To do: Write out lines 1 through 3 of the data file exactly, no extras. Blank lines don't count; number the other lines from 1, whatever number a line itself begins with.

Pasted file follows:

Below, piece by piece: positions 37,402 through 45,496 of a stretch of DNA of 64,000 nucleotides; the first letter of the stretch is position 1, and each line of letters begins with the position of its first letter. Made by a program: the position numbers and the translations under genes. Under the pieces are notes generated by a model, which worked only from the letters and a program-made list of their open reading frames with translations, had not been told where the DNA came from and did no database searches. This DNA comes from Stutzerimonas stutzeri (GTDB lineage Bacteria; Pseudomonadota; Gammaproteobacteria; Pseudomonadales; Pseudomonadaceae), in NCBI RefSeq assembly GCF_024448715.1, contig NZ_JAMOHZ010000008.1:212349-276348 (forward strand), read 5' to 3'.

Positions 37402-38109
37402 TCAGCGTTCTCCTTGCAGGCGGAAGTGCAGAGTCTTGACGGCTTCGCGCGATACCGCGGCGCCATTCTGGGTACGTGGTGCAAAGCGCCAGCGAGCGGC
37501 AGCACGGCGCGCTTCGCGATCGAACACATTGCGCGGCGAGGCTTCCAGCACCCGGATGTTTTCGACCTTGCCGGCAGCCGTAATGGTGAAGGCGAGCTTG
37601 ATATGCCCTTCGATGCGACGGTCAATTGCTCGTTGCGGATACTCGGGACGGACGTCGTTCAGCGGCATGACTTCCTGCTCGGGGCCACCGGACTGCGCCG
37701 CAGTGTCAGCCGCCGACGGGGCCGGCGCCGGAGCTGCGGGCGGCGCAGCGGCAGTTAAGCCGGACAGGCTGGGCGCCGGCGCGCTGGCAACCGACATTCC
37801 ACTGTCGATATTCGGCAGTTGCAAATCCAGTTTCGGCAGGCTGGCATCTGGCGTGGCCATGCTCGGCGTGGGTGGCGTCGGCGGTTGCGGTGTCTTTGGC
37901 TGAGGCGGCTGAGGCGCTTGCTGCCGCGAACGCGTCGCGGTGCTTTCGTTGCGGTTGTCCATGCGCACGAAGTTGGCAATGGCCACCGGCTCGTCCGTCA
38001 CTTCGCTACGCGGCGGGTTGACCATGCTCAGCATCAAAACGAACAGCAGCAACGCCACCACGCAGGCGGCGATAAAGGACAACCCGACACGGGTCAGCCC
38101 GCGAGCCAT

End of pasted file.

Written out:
Below, piece by piece: positions 37,402 through 45,496 of a stretch of DNA of 64,000 nucleotides; the first letter of the stretch is position 1, and each line of letters begins with the position of its first letter. Made by a program: the position numbers and the translations under genes. Under the pieces are notes generated by a model, which worked only from the letters and a program-made list of their open reading frames with translations, had not been told where the DNA came from and did no database searches. This DNA comes from Stutzerimonas stutzeri (GTDB lineage Bacteria; Pseudomonadota; Gammaproteobacteria; Pseudomonadales; Pseudomonadaceae), in NCBI RefSeq assembly GCF_024448715.1, contig NZ_JAMOHZ010000008.1:212349-276348 (forward strand), read 5' to 3'.

Positions 37402-38109
37402 TCAGCGTTCTCCTTGCAGGCGGAAGTGCAGAGTCTTGACGGCTTCGCGCGATACCGCGGCGCCATTCTGGGTACGTGGTGCAAAGCGCCAGCGAGCGGC